Inspiration can come from anywhere…
And for some people, their dreams unlock tons of new ideas and solutions.
If you aren’t that lucky, you probably still enjoy fun and exciting dreams from time to time. While they seem like they may go on forever, most dreams only last 5 to 20 minutes in real time.
Sleeping allows you to get rest both physically and mentally, but your mind isn’t just sitting still. As your mind wanders, you process experiences and events from past and present. Dreams can help you understand yourself better, access intuitive insights, and even program your mind for success.
As wonderful as it is to dream, it’s even better if you can access the wisdom of your dreams upon awakening. Unfortunately, most of us forget our dreams within moments of waking up. Dream journaling can help.
Dream journaling gets you into the habit of recording your dreams and trying to recall as many details as possible. The more you prioritize your dream life, the easier it becomes to remember. The more you remember, the more you can use your dreams to spark creativity or understand hidden emotions.
The easiest way to start dream journaling is to keep a notebook by your bedside, but you can also use specialized dream templates, such as these printable dream journal templates created by The Sleep Advisor.
You can start out by simply recording the details of your dreams as soon as you wake up and remembering how they made you feel. Then you can take your dream interpretation up a notch by trying to paint or draw emotions and visuals from your dream. Finally, you can try setting intentional goals for dreaming, with the aim of breaking through subconscious blocks and manifesting success.
It can take about a month to start to see useful patterns in your dreams and master your ability to remember, so keep practicing to get the most benefits.
How Dreams Can Spark Creativity
Science knows that paying attention to your dreams can make you more creative, but why?
Just as doing Sudoku puzzles and riddles can help your logical problem-solving, dreaming is creative exercise for your brain.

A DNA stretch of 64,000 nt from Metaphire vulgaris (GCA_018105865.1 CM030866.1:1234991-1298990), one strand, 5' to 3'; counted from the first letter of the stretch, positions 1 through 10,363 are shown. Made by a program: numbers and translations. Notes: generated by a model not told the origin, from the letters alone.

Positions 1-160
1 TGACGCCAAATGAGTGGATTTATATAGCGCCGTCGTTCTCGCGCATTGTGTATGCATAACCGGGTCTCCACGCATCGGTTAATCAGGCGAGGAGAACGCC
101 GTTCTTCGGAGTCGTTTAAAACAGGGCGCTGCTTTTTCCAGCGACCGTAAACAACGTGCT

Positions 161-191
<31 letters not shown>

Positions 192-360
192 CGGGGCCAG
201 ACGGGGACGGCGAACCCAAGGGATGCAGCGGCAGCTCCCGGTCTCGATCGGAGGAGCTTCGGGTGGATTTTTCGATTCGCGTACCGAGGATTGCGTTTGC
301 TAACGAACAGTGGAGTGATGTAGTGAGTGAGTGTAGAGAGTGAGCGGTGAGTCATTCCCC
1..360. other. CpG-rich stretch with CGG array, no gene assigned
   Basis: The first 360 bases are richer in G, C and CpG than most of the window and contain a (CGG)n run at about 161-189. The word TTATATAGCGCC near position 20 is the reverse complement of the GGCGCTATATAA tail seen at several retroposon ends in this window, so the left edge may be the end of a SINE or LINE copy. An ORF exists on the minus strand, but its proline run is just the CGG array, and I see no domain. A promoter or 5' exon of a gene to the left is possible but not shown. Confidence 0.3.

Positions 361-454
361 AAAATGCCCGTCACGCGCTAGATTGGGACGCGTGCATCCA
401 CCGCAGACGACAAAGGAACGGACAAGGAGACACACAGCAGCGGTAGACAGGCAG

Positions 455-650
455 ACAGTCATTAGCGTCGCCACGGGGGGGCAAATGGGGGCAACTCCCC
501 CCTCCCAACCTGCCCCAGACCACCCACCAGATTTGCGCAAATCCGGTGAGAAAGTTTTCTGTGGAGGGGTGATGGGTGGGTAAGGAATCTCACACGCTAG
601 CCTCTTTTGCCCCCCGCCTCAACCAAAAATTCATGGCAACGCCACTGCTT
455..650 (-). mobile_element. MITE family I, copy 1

Creativity flourishes with an active imagination, and dreams are nothing BUT imagination. Very often, when you imagine something, you are recombining past experiences in a new way. Seeing new links between disparate ideas or experiences is one of the best ways to come up with innovative ideas.
Writers, artists, and other creatives who struggle with a creative slump can jog new ideas by delving into their emotions. Maybe you’re too stressed about an upcoming test to have the mental space for coming up with something new, or perhaps you’re holding back from testing out a new artistic technique because you’re worried it won’t work.
Instead of letting fear hold you back, turn to dream journaling. Writing down your dreams can help you connect with your emotions, work through them, and leverage them to your advantage.
Do This to Dream More
If you don’t think you dream very much, don’t worry. Everyone dreams! We just don’t always remember our dreams when we wake up.
Here are some tips to help you gain more access to your dream world.
Tell yourself to dream. It might sound crazy, but give it a try. Right before you fall asleep, tell yourself, “I will dream tonight.”
Get more rest. Spending more time asleep means more time for dreaming. You want to make sure your body gets through at least 4 or 5 sleep cycles, so that you have plenty of time for REM (Rapid Eye Movement) sleep, which is where dreaming occurs.
Interrupt your sleep. If spending more time in bed isn’t your thing, you could also try waking up early. Set an alarm for 4 to 5 hours after you fall asleep. You should wake up in the middle of your REM cycle, when you’ll remember what you’re dreaming quite clearly. Record the dream, then go back to sleep.
Increase your melatonin. The light from a phone screen, laptop, or TV can throw off your body’s natural production of the sleep hormone, melatonin. Get plenty of natural light in the morning and avoid blue light sources for an hour before bed to get your deepest sleep.
How to Keep a Dream Journal
Keep it By Your Bed